I just bought some yen for this very reason. I didn't bother with one of the travel cards - Japan is a very safe country for carrying cash and I don't especially like all the fees and commissions and percentages that seem to be attached to the cards.

New Zealand
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4,747 posts
290 reviews
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4. Re: Locking in the good exchange rates

I haven't used it yet, but I've got a OneSmart card which is a combined airpoints and travel card issued by Air New Zealand. Work colleagues have used it and recommended it, and it got the best rating in a report on travel cards in Consumer magazine.

Getting some cash would probably be useful too, but I just don't feel comfortable sitting on hundreds of dollars of cash (in any currency) in my own home.

Melbourne, Australia
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79 posts
142 reviews
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5. Re: Locking in the good exchange rates

Thanks for the feedback,

I actually stopping in Vietnam for a week on the way and don't want to carry too much ash but will take a few hundred for sure.

Work knows what will happen with the currency and maybe it will be around the same level but its certainly unnaturally high at present and looking too good to miss.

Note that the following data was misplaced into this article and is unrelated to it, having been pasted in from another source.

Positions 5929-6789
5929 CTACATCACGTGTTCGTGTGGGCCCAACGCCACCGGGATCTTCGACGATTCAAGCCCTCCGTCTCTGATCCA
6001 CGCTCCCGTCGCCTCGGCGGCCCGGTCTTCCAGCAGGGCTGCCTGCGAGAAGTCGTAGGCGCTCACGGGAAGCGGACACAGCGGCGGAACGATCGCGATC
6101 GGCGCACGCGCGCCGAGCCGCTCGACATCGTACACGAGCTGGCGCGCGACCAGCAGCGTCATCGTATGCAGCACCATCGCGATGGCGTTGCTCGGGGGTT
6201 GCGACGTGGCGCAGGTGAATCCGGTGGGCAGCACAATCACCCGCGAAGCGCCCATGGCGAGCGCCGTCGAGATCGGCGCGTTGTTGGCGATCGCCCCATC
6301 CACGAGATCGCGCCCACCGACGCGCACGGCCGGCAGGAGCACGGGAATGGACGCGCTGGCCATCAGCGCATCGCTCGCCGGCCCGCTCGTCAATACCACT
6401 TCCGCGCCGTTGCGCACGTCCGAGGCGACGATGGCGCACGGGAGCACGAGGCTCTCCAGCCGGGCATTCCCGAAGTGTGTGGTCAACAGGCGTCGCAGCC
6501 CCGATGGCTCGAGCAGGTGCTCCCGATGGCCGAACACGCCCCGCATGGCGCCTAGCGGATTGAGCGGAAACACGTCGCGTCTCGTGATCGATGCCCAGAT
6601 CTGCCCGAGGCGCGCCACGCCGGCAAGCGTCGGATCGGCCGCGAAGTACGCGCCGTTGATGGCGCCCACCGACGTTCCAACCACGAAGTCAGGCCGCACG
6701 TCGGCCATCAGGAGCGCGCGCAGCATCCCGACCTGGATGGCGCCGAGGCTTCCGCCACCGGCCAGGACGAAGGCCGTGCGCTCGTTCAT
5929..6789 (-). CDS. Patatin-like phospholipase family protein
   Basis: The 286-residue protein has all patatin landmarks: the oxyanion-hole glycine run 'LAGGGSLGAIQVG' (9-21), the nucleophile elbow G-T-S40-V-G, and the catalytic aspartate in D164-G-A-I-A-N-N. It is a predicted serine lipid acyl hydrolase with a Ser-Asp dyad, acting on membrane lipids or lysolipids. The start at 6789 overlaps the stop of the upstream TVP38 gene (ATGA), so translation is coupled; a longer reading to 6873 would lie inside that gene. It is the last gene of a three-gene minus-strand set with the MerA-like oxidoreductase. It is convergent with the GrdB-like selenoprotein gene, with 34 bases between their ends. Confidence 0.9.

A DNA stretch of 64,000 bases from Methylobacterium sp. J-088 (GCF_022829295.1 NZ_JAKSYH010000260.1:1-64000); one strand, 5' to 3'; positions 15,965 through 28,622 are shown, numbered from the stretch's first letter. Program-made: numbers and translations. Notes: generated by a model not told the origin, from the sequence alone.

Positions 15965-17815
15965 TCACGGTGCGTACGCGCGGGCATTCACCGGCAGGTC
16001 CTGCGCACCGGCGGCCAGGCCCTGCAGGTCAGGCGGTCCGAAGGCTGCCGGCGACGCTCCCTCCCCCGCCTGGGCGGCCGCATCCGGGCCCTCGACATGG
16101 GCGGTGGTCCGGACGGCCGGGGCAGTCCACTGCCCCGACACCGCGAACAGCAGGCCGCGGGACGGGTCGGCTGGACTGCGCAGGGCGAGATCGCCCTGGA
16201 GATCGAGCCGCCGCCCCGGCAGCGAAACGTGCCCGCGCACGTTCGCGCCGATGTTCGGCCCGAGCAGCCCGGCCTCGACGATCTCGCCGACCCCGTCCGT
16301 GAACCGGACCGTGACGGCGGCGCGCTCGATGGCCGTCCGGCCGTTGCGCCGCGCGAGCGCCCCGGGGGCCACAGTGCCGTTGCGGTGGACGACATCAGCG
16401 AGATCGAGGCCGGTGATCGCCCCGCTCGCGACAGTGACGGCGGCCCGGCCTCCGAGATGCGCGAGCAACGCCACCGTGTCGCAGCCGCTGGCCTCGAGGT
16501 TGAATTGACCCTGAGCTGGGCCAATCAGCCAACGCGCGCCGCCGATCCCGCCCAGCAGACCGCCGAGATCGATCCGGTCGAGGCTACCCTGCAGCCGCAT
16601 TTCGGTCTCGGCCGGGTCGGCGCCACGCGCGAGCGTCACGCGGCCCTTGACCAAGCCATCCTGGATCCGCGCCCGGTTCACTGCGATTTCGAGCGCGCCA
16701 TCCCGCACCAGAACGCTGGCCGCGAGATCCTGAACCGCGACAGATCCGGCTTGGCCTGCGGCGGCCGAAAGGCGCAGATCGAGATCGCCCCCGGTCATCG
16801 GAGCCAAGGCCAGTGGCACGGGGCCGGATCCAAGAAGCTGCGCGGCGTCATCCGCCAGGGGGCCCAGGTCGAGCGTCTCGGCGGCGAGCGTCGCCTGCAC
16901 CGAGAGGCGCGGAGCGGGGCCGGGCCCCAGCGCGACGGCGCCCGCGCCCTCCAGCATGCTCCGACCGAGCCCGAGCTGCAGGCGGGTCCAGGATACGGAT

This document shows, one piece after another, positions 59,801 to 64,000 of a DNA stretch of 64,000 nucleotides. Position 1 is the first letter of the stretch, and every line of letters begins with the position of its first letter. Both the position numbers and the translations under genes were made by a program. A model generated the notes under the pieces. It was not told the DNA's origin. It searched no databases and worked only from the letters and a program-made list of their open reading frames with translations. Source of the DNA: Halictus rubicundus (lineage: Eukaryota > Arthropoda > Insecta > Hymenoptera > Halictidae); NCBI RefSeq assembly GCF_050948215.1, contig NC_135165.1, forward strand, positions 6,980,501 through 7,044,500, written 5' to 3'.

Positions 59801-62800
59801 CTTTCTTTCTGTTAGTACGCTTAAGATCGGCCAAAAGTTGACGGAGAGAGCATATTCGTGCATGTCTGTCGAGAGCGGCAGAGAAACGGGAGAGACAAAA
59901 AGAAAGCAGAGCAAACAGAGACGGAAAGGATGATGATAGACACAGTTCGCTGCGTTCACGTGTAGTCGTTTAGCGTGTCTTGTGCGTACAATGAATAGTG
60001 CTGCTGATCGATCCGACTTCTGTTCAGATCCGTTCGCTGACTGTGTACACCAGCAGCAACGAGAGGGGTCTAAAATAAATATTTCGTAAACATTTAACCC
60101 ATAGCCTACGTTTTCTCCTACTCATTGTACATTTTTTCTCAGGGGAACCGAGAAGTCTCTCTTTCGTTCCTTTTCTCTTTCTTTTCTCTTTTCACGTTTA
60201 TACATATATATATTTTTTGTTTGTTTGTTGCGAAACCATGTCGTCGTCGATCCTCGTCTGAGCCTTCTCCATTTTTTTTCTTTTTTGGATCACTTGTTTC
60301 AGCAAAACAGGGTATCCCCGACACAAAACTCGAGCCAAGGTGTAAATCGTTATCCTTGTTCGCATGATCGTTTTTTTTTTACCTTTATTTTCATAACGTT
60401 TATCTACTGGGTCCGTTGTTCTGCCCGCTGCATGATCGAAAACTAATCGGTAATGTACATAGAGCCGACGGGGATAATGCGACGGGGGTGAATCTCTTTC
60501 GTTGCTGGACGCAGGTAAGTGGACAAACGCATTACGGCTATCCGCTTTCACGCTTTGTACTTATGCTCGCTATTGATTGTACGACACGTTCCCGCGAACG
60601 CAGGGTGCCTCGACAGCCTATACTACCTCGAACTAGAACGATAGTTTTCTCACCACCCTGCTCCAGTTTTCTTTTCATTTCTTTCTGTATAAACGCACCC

I will have a look around and if I find something I'm happy with and it's good I'll share it.. A friend suggested some type of travelex product but who knows if you can get it out at ATMs innJapn, they seem a little fickle with international cards.

Melbourne, Australia
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718 posts
47 reviews
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6. Re: Locking in the good exchange rates

A recent review of travel cards - it might be helpful, or maybe not! :)

ausbt.com.au/review-best-travel-money-cards-…

Amsterdam, The...
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148 posts
71 reviews
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7. Re: Locking in the good exchange rates

They expect the yen to fall further. Japanese government said they are OK with a rate of 100 per US$.

I had booked a hotel for april on hotels.com back in november. I recently cancelled and rebooked it with code: HEJAN10 to save an extra 10% as well as the new exchange rate. You pay upfront, so you lock in the rate.

Maybe you can cancel on the site you booked and do the same?

Melbourne, Australia
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79 posts
142 reviews
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8. Re: Locking in the good exchange rates

Great write up, lots to think about,

It might be easier to just pay the fees;)

San Francisco...
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9. Re: Locking in the good exchange rates

Ask around...a friend of a friend might be travelling to Japan and willing to get some extra yen at an ATM in Japan for you.

10. Re: Locking in the good exchange rates